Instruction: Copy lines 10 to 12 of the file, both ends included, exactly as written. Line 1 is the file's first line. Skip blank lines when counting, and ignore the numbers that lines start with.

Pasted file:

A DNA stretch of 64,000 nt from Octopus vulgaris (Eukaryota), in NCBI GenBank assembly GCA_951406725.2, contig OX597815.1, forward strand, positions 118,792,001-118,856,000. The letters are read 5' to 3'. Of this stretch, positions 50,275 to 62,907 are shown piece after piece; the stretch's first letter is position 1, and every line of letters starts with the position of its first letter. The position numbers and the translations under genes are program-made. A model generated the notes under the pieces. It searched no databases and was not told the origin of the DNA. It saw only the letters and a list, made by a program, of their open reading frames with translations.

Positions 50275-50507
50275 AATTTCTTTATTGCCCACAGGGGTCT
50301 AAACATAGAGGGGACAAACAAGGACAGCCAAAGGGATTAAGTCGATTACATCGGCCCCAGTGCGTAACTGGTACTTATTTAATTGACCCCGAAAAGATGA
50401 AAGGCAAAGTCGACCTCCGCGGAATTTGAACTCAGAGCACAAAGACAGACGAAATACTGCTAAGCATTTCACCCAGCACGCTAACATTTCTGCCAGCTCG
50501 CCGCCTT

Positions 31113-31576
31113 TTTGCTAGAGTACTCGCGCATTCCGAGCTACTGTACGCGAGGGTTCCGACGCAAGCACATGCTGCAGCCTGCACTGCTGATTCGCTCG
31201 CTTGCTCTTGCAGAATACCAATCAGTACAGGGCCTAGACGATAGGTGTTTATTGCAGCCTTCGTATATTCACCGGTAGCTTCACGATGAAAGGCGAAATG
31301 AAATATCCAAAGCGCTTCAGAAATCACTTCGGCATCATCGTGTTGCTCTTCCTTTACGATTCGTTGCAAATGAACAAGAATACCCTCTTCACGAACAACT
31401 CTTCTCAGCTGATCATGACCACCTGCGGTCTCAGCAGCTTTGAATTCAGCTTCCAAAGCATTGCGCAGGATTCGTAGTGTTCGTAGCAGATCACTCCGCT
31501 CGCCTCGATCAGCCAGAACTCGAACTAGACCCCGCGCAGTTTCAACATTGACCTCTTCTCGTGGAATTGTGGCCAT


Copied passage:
31301 AAATATCCAAAGCGCTTCAGAAATCACTTCGGCATCATCGTGTTGCTCTTCCTTTACGATTCGTTGCAAATGAACAAGAATACCCTCTTCACGAACAACT
31401 CTTCTCAGCTGATCATGACCACCTGCGGTCTCAGCAGCTTTGAATTCAGCTTCCAAAGCATTGCGCAGGATTCGTAGTGTTCGTAGCAGATCACTCCGCT
31501 CGCCTCGATCAGCCAGAACTCGAACTAGACCCCGCGCAGTTTCAACATTGACCTCTTCTCGTGGAATTGTGGCCAT